We first noticed the unusual traffic on our WorldPopulationHistory.org site on Friday, January 29. By the end of that weekend, we were fielding a flurry of emailed questions from national and international press. While it can take a while for new interactive websites to get noticed, it only takes a handful of influencers to start a viral trend.
Last week along the Northeastern and Mid-Atlantic United States, offices, schools, dining rooms and Uber rides were consumed by conversation of the looming Winter Storm Jonas. As many Americans cleared grocery store shelves, purchased shovels and stocked up on batteries for flashlights, municipalities made similar preparations the best way they knew how, spreading salt on roads.
The lesson, The Pop Ecology Files, provides a fun way to integrate math and science concepts into middle school classrooms. In Part 1, students examine exponential and arithmetic growth rates, and every-day situations where growth occurs in each. Students calculate the difference between saving money so it will grow arithmetically versus exponentially.
You don’t have to look far for signs that we are living in the human age, or the Anthropocene. Every day we’re exposed to evidence of human impact. For a city dweller a tell-tale sign might be a tall skyscraper whereas for a person living in a rural area it may be the miles and miles of cropland.
Every day, all over the world, ordinary people are dreaming up solutions to some of the most pressing challenges facing our planet. From technologies such as LifeStraw (a small water filtration device) to programs like American Forests’ Global ReLeaf Program (a tree re-planting program) – we’re constantly coming up with ideas to mitigate human impact on our planet. Here are a few of our favorite solutions to this year’s World of 7 Billion contest challenges:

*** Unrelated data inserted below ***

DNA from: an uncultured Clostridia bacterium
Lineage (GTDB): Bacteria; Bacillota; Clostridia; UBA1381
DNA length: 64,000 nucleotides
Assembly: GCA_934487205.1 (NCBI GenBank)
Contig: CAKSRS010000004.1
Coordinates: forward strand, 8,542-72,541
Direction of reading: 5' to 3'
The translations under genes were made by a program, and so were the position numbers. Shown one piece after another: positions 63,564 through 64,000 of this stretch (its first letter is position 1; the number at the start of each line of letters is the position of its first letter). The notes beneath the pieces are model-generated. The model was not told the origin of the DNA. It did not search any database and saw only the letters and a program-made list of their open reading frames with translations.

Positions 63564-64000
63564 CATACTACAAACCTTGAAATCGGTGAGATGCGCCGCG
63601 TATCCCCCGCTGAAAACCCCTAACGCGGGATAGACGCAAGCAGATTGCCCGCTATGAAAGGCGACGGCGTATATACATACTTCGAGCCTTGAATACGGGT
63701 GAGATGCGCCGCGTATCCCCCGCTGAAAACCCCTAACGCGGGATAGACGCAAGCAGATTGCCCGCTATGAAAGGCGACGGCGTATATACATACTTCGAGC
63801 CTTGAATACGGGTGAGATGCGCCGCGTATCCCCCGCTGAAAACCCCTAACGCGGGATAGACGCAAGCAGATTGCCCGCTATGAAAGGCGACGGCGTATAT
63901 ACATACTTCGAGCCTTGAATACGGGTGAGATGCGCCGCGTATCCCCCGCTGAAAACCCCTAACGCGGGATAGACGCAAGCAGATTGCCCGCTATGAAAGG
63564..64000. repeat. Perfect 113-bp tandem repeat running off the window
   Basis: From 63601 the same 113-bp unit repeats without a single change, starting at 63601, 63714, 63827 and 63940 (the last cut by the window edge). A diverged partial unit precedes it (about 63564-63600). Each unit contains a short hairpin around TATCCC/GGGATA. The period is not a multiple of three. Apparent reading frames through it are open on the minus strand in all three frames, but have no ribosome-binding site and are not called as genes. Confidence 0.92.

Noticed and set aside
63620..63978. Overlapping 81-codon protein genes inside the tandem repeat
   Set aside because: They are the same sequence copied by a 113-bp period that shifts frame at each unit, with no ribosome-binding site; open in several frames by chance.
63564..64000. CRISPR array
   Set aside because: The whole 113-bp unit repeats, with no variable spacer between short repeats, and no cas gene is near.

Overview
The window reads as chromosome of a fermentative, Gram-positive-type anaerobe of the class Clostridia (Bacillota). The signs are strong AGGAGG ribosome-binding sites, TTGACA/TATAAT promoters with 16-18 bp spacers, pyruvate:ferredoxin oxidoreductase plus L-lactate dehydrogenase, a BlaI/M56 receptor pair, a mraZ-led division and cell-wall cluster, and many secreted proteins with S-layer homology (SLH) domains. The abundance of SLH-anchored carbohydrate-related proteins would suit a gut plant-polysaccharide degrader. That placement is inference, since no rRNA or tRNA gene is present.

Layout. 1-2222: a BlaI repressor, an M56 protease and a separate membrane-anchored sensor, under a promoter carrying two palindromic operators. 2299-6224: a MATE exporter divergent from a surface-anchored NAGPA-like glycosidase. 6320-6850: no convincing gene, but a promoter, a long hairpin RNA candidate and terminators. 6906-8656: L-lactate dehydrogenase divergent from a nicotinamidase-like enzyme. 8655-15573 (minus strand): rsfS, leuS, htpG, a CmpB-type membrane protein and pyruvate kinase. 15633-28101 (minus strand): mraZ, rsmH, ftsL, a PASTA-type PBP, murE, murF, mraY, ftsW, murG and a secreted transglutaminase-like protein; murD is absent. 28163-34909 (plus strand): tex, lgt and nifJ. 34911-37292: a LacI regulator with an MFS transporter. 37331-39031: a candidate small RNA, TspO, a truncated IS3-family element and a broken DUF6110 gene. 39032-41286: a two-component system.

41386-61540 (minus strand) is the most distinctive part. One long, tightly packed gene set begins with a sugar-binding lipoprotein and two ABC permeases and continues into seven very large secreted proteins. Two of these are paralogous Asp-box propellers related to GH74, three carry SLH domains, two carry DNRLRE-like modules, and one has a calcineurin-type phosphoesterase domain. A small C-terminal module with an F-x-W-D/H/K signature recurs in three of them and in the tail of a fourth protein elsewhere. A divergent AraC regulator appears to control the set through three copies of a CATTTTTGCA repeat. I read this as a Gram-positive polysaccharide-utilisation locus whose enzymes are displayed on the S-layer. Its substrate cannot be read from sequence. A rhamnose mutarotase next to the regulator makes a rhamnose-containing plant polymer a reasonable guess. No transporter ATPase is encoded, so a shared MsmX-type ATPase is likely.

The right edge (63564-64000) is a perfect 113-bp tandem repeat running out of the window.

Sustainable Solution to Deforestation:
In 2007 the Intergovernmental Panel on Climate Change (IPCC) released their 4th report stating human caused climate change is ‘unequivocal.’ To understand how a scientific panel can clearly, and with no doubt, make such a statement about carbon dioxide emissions, we need to understand the trends that led to the 2007 IPCC report.
It goes without saying that the United States is a nation of immigrants. With the exception of indigenous native populations, most of us can claim an ancestry (distant or otherwise) derived from the passage of one group of people via land, ocean, or (in recent cases) air. Even so, every stage of our nation’s history has been fraught with difficult, and often controversial, decisions about immigration policy (Who should be admitted?
More than 4.3 million people die prematurely from indoor air pollution each year, most of whom live in the developing world where open fires are used as a primary source of energy. Open indoor fires pose a serious threat to human health and the environment. When wood or other traditional fuel sources are burned, dangerous forms of particulate matter are released into the atmosphere (think ash and soot). Of these pollutants, none is more harmful than black carbon.